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Reading through the news this morning I noticed this story from the Globe and Mail. The summary version of the story is that Bernstein analyst Pierre Ferragu thinks RIM will miss its Q3 financial guidance.

Remember that RIM, like many other public companies, issues quarterly guidance when they report financial results. So along with Q3 results they issued expectations for Q4. When a company is going to miss numbers, it is very common to issue a press release updating the guidance. Wall Street lingo for this is an "earnings warning". So you'll hear people say, "XYZ corp warned last night".

I have not read the Bernstein report yet. If I get my hands on it and need to update this article, I will. But based on the Globe's reporting, it seems Ferragu thinks RIM will deliver only $4.3 billion in revenue. Guidance was $4.6 to $4.9 billion, so $4.3 would certainly be a miss. Note that the Globe story says guidance was "almost $5 billion". Come on guys - if you're going to be so specific about the analyst's estimate and then be vague (and inaccurate) about the guidance range, it's not exactly fair reporting, is it?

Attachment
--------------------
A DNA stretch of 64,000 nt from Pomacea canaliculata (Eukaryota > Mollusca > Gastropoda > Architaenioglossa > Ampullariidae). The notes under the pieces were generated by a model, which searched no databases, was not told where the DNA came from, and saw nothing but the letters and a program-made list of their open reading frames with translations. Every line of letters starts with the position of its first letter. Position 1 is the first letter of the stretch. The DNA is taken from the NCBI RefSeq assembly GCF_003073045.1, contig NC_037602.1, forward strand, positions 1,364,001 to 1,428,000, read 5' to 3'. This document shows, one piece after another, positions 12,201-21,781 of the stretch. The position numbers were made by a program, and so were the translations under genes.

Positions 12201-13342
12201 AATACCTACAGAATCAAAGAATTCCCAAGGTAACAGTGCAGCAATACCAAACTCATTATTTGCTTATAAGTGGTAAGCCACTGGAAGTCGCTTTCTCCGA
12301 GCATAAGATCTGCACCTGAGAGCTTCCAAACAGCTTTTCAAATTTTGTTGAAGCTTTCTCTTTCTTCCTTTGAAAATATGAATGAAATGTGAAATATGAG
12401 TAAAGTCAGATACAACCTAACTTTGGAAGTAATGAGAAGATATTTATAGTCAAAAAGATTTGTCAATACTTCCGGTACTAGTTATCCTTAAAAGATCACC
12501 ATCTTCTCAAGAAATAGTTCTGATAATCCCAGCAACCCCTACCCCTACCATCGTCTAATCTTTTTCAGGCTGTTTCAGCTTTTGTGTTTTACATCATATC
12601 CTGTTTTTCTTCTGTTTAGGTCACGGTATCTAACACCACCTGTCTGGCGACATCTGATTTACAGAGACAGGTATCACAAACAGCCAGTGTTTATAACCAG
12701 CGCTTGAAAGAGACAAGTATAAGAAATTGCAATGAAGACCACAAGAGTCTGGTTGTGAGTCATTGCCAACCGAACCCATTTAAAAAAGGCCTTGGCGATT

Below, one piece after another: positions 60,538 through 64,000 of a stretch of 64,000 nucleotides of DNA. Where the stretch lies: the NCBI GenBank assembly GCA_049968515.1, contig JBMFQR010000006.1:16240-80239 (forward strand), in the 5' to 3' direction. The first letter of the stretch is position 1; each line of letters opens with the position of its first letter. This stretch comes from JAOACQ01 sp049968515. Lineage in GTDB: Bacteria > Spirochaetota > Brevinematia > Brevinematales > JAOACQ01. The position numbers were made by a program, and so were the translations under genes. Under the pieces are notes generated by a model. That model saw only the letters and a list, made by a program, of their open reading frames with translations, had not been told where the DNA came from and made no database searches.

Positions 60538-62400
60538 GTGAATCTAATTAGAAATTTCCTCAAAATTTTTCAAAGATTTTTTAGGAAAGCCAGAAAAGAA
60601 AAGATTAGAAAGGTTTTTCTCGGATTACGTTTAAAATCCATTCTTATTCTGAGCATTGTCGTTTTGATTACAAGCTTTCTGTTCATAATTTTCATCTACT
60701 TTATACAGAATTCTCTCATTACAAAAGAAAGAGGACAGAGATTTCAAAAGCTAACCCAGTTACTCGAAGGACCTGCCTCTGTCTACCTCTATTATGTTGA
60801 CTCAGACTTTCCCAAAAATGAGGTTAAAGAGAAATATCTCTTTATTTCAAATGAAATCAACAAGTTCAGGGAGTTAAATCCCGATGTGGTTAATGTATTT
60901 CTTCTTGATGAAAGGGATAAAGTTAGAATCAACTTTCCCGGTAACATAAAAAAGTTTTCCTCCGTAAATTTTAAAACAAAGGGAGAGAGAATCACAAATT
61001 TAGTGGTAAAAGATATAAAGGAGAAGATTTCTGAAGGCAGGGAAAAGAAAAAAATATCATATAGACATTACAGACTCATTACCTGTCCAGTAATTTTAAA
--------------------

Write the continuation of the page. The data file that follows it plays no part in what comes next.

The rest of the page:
For earnings, Ferragu estimates RIM will earn $0.72 per share. RIM's guidance was $0.80 to $0.95 per share. Quite a bit higher.

What I'm wondering is why Wall Street seems to be so convinced that RIM will miss its earnings when they haven't warned.

Yes folks ... it's true. RIM has not issued an earnings warning for Q4. The quarter ended on March 3rd. They report on March 29th.

I've covered this company for over a decade. In that time they've only ever warned a few times. They've also press released the occasional earnings surprise. But for the most part, RIM has a very good track record of coming in within its guidance range for earnings and revenue.

Please don't misunderstand me. RIM does not have a good track record (lately) for meeting longer-term goals. Remember when they started out this fiscal year and said they'd earn at least $7.50 per share for the full year. It was a rare situation for RIM to provide full year guidance, and turned out to be a disaster. They had to cut this guidance repeatedly throughout the year.

Now we have a few Wall Street analysts who are saying RIM will miss Q4. I am not saying they're wrong. However, I am saying that for them to be right it has to represent an anomaly in RIM's historical reporting. For the few times in history that RIM has missed quarterly guidance, it issued earnings warnings either well before the quarter ended, or very shortly after.

Just look at last quarter as a perfect example. The quarter ended November 28th. RIM put out a press release on December 2nd disclosing a huge inventory write-down on Playbook inventory. That's within a week of the quarter end.

Today it is March 14th. RIM's quarter ended 11 days ago. The chances of them issuing an earnings warning seem remote at this point, based on history.